By Shelley Bennett
Last weekend, Joan’s Studio of Dance held their 47th annual recital, “Alice in Wonderland.” The cast was led by Miah Duerksen as Alice. Miah has been a student of Joan’s for many years and danced the role of a bluebird in the last rendition of “Alice”.
The show opened with Alice following the White Rabbit, danced with great joy and lightness by Hannah Matchniff, into the proverbial hole. Appearances by the Cheshire Cat (a mischievous Elizabeth Mahnke) and the Mad Hatter (the graceful Hayley Trevizu) complicate matters.
Intermediate B Jazz introduced the conflict with their performance “Lost Things”, a dramatic dance choreographed by Gabrielle Singleton. Their stark costumes and sharp movements emphasized the solitude felt by Alice.
It’s not for long though, as Hannah led the Jazzy Rabbits in a fun, upbeat jazz number that cements the friendship between Alice and the White Rabbit.
In their next stop, they meet Tweedle Dee and Tweedle Dum played by Renee Delgado and Sofia Bennett. This dynamic duo brought a hard hitting, innovative hip hop routine to the stage which transitioned into the beginning tap group of sailors. These sailors march and salute in perfect synchrony with clean, true tap sounds.
“Welcome to Wonderland”, a beautiful, engaging lyrical number from the Grade 5/6 ballet class, brought Alice and friends into a forest scene, complete with flowers, caterpillars, and butterflies.
The Primary 3 and Grade 3 classes joined together to present a garden of flowers, with the latter ending with “The Mistake Waltz”, a tongue-in-cheek look at what happens to a performance when everything goes wrong. These performers kept the audience laughing with their over-the-top facial expressions, indicating their “mistakes.”
Gabrielle Singleton, the Caterpillar, is the latest character to meet Alice in a sinuous dance showcasing her undulating arms and flexibility. She is then joined by the Advanced Non-Syllabus class and the group gave the illusion of a caterpillar stretching out its segments and legs in an Arabian-style ballet.
Act 1 ends with the transformation into beautiful butterflies, the Beginning Non-Syllabus class, clad in vibrant wings that complimented their graceful movements.
“The Mad Tea Party” opens Act 2 with a raucous jazz routine performed by Advanced Jazz. The aforementioned characters are joined by the White Queen (a serene Chalise Robbins), March Hare (the spirited Georgia Bennett), and Doormouse (sweet and demure Hannah Corley.) This dance brought the house down with its tricks and intricate formations with characters weaving in and out of place.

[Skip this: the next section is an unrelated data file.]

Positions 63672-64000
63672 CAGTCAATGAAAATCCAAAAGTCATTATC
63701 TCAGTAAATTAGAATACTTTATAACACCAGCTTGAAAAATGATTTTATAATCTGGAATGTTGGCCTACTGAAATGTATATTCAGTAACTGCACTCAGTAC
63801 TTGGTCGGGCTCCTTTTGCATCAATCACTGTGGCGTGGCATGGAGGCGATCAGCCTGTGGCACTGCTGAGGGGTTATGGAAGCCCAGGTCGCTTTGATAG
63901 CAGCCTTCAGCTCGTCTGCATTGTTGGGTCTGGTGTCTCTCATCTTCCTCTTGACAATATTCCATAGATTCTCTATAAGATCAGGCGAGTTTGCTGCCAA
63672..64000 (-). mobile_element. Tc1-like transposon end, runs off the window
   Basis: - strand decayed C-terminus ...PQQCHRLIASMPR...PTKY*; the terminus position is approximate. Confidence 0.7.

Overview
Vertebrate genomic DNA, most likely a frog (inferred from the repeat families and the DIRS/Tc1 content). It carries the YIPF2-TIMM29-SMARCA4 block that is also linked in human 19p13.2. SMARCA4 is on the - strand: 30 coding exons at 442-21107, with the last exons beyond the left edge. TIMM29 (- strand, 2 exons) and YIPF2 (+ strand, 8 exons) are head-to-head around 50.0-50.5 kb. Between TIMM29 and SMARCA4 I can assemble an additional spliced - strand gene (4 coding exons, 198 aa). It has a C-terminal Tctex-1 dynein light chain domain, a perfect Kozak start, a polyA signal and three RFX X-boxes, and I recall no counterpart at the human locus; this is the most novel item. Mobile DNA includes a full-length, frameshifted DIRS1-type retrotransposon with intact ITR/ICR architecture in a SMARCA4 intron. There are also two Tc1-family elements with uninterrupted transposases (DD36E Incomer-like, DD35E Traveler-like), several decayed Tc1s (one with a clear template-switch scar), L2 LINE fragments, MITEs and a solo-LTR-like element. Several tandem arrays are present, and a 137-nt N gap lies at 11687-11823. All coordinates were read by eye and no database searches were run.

The energy was brought down a level with the cutest little teacups of Primary 2, then reached epic proportions again with the Beginning Jazz class full of Mad Hatters. Hayley Trevizu started it off with a series of challenging turns and these young dancers didn’t let up.
As night begins to fall, the adult tap class brings a little shine with their Star routine. They are joined by the Grade 4 Fireflies, who flit and flirt and emit some luminescence into the darkness. Chalise Robbins, as the white queen, leads her court, the Grade 2 class, in a tranquil waltz to end the act.
In an interlude, Georgia Bennett presents her senior solo to “Cool Girl”, an introspective look into growing up. While Miah Duerksen chose a tribute to mental health in a performance that brought tears to many.
The next opens at the Queen of Heart’s (a formidable Georgia Bennett) court with the infamous croquet scene. A class of small hedgehogs, the Primary 1 class, won over the hearts of the audiences with their somersaults and sweet faces.
Little Roses, grade 1 ballet, bloomed onstage in their sparkling tutus, while Big Roses, a character class, twirled and whirled in a Spanish dance. Intermediate and Advanced tap acted as the card soldiers in a series of precise steps and combinations.
The group was joined by a pair of knaves (Hayley Trevizu and Chalise Robbins) as the Queen questions who has been painting her roses red. Intermediate Non-Syllabus offers their support in their Red Queen’s Court performance.
Alice and Queen engage in a scuffle, with Alice’s cohorts coming to her rescue. In a bittersweet moment, Alice bids her new friends goodbye as she journeys back to everyday life. The evening ends with bows and applause as everyone in attendance has been spellbound for the last two hours.
Joan Zuehlke, owner and teacher of the studio, gave thanks to all who helped make the night possible, including instructors Jillaine Singleton, Gabrielle Singleton, and Molly Bettencourt, the dancers’ parents, backstage help by the moms, the light and sound crew, and prop masters.